“Our very life depends on continuous acts of beginning. But these beginnings are out of our hands; they decide themselves.
Beginning precedes us, creates us. There is nothing to fear in the act of beginning.
More often than not it knows the journey ahead better than we ever could."
John O’Donohue

16 January 2014: East Oakland

1 Kings 19

The cave was not unlike a home.
She could straighten the hand towels
and dust the candlesticks
there just as well as anywhere.
The constant crumbling
was a nuisance, of course,
and it was impossible
to keep the threshold swept clear
of the outside trying to make its way in.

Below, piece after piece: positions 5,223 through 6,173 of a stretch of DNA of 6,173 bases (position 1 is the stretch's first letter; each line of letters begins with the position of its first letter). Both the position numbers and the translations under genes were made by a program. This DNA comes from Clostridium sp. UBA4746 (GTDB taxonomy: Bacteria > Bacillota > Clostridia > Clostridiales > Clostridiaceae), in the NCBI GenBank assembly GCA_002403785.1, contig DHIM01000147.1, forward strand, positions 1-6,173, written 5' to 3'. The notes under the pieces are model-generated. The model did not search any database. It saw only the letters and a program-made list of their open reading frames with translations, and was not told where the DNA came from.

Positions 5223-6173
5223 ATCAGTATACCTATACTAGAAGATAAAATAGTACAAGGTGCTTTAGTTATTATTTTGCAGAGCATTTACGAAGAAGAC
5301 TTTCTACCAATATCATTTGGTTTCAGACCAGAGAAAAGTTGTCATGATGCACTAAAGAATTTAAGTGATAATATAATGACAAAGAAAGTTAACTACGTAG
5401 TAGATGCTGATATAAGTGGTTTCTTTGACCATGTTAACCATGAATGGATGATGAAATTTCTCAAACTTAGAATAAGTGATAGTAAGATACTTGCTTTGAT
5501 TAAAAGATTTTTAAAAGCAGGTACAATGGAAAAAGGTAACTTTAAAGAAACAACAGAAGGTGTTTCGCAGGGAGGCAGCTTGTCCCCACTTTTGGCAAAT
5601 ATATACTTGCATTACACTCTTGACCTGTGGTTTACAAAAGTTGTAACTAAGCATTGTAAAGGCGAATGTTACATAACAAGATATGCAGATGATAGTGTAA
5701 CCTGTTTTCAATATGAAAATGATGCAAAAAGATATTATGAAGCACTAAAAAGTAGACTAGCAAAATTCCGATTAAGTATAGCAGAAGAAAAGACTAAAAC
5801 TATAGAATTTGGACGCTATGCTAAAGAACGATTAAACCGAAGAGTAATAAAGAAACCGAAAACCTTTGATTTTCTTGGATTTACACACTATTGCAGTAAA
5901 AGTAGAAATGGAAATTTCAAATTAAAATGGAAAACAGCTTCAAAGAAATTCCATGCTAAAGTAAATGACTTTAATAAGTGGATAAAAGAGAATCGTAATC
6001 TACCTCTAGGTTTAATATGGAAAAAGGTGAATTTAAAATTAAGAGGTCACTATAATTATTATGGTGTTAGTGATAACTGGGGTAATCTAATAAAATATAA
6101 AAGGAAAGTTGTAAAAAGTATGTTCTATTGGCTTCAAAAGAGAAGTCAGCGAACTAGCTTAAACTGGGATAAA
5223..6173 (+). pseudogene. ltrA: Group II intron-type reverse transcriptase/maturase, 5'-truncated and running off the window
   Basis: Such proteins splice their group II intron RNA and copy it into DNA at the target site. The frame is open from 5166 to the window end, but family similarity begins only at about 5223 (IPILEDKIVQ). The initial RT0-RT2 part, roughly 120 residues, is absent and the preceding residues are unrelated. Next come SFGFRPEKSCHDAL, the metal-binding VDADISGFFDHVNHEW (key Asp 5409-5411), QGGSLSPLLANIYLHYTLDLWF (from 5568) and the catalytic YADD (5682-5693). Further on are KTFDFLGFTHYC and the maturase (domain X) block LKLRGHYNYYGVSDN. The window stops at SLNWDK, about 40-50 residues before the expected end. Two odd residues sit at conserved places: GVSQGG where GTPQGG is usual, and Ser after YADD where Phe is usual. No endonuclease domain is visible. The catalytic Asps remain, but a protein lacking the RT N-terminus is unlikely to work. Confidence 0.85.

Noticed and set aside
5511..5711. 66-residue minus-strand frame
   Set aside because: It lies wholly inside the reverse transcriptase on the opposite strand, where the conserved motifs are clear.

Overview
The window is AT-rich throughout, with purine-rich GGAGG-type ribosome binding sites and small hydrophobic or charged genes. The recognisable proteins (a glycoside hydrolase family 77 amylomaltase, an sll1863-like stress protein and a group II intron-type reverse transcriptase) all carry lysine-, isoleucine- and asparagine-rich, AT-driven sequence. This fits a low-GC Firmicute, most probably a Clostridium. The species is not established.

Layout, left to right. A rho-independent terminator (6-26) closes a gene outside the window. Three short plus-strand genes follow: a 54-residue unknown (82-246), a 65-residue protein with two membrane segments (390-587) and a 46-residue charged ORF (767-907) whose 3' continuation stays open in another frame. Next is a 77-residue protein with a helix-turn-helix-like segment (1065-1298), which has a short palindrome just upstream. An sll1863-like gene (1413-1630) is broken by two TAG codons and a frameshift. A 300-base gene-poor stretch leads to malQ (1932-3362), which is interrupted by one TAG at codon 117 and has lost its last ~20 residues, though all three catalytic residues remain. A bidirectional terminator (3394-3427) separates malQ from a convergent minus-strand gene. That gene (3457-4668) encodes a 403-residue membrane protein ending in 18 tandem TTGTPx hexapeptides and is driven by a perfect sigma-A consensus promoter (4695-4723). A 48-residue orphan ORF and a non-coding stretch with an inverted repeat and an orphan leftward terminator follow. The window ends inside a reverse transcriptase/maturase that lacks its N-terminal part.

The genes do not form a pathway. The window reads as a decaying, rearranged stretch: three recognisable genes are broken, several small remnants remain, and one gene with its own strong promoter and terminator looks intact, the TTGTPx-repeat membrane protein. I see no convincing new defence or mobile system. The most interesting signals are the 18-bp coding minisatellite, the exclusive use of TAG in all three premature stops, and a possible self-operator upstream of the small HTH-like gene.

When the wind came,
it made a circuit clear across the dinner table,
setting flowers and crystal to flight.

But God was not in the wind.

There was the night
when the whole scene
shook and swayed,
waking her from shallow sleep,
and the lights flashed on and off.
Two hours of tremors,
then every photo down from the walls,
not just shattered glass
but frames snapped and paper ripped to pieces,
with the rage intent
on eviscerating morning.  

But God was not in the earthquake.

She found she could be
in a place that her hands called home
while her heart was a thousand miles away,
alone on an island in a lake of fire. 
She knew she should not set camp there,
as her birthright called out
from the not so distant shore.
But night fell, as it always does,  
with the flames no less enthusiastic.
So she slept again,
like the caged lioness sleeps,
hearing whispers of the hunt in her dreams. 

But God was not in the fire.

In the end,
there was the silence that stood calmly
on her doorstep
for three full days
before it asked:
“What are you doing here?”

No words for an answer.
Only hands,